Judith Bingham (b. 21 June 1952, Nottingham, England) is an English composer and mezzo-soprano.
Bingham grew up in Sheffield and had already been composing actively for many years when she entered the Royal Academy of Music in 1970 to study composition and singing. Her teachers included Alan Bush and Eric Fenby, later Hans Keller, and Erich Vietheer (for singing).
Her individual musical voice soon attracted attention and led to many requests for works, notably for the King’s Singers, Peter Pears and the Songmakers’ Almanac. In 1977 she won the BBC Young Composer Award and from 1983 to 1996 she was a regular member of the BBC Singers, for whom she has written eleven works: at the end of 2005 she became their associate composer.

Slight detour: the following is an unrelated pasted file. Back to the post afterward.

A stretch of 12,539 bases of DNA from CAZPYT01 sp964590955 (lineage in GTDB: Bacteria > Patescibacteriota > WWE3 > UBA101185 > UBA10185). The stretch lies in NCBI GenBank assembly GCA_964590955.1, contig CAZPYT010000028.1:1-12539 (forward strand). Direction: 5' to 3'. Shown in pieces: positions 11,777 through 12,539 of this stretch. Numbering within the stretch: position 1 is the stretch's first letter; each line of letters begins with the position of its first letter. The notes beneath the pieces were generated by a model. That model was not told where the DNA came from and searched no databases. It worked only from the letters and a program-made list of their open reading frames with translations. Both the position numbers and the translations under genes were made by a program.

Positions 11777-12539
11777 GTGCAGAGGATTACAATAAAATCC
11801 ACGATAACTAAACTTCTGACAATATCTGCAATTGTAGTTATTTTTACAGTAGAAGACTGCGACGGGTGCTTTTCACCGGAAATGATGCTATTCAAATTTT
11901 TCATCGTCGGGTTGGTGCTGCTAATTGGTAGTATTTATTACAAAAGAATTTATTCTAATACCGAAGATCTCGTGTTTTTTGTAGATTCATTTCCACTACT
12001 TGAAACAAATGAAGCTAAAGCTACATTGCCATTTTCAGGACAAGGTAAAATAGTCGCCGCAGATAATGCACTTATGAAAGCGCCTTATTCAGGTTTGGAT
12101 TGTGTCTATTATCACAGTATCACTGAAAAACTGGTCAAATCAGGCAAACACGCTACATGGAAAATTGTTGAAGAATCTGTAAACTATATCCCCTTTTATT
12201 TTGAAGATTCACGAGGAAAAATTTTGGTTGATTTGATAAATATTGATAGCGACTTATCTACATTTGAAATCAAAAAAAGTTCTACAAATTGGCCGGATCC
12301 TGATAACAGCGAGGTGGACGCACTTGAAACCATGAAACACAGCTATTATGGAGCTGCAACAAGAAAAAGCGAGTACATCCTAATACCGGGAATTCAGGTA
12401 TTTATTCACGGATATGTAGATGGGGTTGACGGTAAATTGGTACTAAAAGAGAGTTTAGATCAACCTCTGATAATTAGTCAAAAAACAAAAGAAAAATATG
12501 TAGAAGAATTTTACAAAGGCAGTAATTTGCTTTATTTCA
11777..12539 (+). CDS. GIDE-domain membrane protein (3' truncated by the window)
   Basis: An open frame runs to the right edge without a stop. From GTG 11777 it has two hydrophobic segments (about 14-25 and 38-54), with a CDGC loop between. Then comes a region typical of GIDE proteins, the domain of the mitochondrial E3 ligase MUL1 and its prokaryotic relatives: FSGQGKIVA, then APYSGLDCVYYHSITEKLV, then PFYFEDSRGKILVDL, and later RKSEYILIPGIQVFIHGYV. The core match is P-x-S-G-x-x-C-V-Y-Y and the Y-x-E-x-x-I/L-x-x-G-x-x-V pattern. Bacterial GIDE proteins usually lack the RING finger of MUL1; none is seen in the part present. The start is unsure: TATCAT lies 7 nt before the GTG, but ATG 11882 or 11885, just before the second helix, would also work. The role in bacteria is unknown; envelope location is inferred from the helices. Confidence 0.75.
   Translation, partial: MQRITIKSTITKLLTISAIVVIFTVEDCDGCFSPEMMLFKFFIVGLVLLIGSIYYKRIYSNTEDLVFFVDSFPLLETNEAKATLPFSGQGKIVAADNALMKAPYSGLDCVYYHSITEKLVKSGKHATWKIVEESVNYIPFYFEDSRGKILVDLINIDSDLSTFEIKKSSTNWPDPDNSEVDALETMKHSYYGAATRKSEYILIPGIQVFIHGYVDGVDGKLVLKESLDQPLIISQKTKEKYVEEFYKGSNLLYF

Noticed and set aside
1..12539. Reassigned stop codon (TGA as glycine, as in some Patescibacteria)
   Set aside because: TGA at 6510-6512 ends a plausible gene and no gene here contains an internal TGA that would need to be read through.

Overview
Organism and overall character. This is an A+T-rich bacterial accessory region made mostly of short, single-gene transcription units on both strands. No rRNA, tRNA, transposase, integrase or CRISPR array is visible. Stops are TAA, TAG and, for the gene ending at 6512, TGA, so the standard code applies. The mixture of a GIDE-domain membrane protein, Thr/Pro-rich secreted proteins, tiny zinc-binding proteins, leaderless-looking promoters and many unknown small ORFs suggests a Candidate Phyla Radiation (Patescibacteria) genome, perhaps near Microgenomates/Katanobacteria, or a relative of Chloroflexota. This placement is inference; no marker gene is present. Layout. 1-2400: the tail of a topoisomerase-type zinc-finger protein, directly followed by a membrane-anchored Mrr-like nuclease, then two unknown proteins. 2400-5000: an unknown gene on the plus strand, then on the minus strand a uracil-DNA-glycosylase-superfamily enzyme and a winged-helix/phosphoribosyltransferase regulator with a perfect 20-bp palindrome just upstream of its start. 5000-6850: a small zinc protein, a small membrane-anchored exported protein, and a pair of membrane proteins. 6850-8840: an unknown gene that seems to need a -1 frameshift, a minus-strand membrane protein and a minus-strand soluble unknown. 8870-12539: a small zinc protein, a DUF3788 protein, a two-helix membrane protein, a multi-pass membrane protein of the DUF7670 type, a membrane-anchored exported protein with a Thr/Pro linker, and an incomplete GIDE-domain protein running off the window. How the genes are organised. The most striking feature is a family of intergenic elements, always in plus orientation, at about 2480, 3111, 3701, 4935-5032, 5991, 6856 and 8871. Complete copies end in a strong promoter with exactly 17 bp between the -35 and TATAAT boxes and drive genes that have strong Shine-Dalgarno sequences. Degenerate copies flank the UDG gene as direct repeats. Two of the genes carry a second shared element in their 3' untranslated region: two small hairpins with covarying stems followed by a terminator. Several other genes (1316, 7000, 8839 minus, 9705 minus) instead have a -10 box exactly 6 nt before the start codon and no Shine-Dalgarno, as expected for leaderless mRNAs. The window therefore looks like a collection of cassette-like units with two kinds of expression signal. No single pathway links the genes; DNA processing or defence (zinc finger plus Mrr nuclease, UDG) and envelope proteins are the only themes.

While her orchestral and choral works have made a wide impact, Bingham has won particular acclaim for her scores for brass – ensemble, band and solo; she is also fast becoming recognised as a major composer of organ music. In 2005 her huge orchestral piece Chartres was selected for the Encore project and conducted by James MacMillan.
She was the 2004 winner of the Barlow Prize for choral music, and has won three British Composer awards in 2004 and 2006 for choral and liturgical music. New projects include works for St Paul’s Cathedral, the BBC Singers, choirs in Utah and Albuquerque, an organ concerto, and a series of violin pieces for Peter Sheppard Skaerved.
Works for Winds
- Bright Spirit (2001)
- Bright Spirit (arr. Cawkwell) (2001/2013)
- Four Minute Mile
- The Snows Descend (1997)
- The Stars Above the Earth Below
- These are Our Footsteps
- Three American Icons (1997)
- Heritage Encyclopedia of Band Music. "Judith Bingham." Accessed 30 July 2016
- Judith Bingham, Wikipedia. Accessed 24 April 2021